i_{p} (μA) = 0.02333 C (µM) + 0.01569 (11)

**Figure 10. **Differential pulse voltammograms of chatechol at different concentrations in the range from 5 to 50 µM at mesoporous platinum electrode in 1.0 M HClO_{4}

Standard deviation of the linear regression for the anodic peak height of DP voltammogram vs. analyte concentrations stated on Fig. 11 equals 2.337×10^{-2}. Consequently, according to Eq.3 [25] and from SD value the determination of the detection limit (LOD) and quantification limit (LOQ) were done. Based on Eq.11 and Fig. 11 the value of R^{2} is 0.99743 which shows excellent linear fitting within the studied concentration range. Moreover, the mesoporous Pt electrode exhibited good LOD and LOQ for CC having the values 3.005 and 10.017 µM, respectively.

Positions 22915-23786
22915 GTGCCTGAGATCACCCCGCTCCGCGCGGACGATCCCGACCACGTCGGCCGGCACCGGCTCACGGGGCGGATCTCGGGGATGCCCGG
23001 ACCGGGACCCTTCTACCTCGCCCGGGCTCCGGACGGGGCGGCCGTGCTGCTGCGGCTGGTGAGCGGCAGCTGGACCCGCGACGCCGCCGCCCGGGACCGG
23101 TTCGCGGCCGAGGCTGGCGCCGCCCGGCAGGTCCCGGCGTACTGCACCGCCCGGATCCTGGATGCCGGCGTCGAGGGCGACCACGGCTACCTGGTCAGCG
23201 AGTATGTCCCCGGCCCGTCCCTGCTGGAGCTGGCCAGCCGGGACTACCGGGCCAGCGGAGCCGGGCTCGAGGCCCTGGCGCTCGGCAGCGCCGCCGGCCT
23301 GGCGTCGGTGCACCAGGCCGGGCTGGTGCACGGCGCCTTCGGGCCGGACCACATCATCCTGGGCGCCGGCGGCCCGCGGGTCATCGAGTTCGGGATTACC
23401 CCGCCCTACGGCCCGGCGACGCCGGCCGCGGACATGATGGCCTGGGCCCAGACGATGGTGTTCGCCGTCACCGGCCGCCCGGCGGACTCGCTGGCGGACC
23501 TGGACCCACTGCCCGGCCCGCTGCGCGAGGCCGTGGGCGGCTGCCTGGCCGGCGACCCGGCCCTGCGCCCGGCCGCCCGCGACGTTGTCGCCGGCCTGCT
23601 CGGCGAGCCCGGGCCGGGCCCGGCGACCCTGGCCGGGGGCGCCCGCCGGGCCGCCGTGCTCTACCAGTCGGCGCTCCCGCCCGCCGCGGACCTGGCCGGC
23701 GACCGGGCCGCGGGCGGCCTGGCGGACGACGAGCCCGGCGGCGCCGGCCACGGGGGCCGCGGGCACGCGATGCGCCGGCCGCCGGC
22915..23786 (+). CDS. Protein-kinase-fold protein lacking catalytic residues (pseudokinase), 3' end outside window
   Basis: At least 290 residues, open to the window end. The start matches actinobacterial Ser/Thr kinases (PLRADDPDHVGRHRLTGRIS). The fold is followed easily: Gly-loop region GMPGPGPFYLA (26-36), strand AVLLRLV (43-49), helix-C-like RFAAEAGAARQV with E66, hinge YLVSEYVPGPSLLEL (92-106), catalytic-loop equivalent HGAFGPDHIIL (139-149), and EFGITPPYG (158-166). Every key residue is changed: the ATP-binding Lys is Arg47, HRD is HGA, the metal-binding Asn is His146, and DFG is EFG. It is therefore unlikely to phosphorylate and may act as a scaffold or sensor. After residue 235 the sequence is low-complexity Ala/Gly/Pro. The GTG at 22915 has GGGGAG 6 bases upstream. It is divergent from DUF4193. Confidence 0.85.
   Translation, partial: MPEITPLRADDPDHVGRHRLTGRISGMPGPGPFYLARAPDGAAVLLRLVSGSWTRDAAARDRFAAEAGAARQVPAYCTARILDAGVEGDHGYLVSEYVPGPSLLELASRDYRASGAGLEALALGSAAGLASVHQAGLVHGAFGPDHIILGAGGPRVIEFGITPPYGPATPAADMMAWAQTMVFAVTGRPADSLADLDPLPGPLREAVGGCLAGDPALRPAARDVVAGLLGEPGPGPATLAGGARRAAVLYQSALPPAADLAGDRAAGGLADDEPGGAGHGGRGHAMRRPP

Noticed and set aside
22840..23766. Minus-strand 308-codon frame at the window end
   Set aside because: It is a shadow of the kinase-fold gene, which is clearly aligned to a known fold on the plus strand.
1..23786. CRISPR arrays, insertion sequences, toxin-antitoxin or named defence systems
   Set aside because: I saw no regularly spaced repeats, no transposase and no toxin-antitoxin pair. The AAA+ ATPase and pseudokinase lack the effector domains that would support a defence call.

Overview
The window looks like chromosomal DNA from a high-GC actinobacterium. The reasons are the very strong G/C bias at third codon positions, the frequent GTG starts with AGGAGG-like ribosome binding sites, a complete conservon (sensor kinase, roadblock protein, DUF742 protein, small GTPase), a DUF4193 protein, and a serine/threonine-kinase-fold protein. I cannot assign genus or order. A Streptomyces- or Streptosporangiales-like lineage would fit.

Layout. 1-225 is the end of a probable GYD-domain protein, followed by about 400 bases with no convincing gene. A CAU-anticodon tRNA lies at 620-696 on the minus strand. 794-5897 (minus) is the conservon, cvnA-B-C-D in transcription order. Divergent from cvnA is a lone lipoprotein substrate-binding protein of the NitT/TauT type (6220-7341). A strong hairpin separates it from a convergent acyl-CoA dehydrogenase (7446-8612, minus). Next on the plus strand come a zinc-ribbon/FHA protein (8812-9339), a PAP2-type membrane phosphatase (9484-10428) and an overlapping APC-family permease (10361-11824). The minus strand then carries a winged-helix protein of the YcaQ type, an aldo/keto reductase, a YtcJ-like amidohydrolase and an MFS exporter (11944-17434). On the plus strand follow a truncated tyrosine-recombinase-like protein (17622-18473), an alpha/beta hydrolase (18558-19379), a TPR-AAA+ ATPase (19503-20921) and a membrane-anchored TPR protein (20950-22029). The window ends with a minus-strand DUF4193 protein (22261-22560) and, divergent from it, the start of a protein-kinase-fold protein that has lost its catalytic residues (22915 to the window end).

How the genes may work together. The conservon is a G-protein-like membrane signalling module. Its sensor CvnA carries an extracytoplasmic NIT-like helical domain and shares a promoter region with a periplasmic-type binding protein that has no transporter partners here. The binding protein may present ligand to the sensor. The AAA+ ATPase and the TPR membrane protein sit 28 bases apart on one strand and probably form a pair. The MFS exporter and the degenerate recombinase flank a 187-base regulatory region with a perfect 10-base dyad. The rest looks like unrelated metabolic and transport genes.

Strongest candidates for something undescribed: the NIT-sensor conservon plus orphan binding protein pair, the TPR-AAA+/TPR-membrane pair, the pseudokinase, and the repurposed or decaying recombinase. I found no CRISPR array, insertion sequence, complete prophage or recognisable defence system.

The limit of detection (LOD) and limit of quantification (LOQ) calculated in this work were compared by those determined in literature and collected in Table 1. As shown in Table 1, the mesoporous nanostructured Pt electrode exhibits good LOD and LOQ for CC in 1.0 M HClO_{4}.

**Figure 11. **Plot of DPV peak current at mesoporous Pt electrode vs. catechol concentration (@ 0.53 V) in 1.0 M HClO_{4}

**Table 1. **Comparison of the mesoporous Pt electrode with other modified working electrodes for catechol quantification

Working electrode |
LOD (µM) |
LOQ (µM) |
Method |
Ref. |

PNR/MCPE |
6.40 |
--- |
CV |
[24] |

RGO-MWCNTs/GC |
1.80 |
--- |
CV |
[25] |

Poly(calmagite) MCPE |
1.75 |
--- |
CV |
[26] |

Poly(BGA)/MCPE |
2.55 |
--- |
CV |
[27] |

Poly(oPD)/MCPE |
1.10 |
--- |
CV |
[30] |

P4NA/MGCE |
3.90 |
--- |
DPV |
[34] |

Mesoporous Pt |
2.60 |
8.70 |
CV |
This work |

Mesoporous Pt |
2.25 |
7.99 |
Conv. |
This work |

Mesoporous Pt |
2.20 |
7.33 |
Decon. |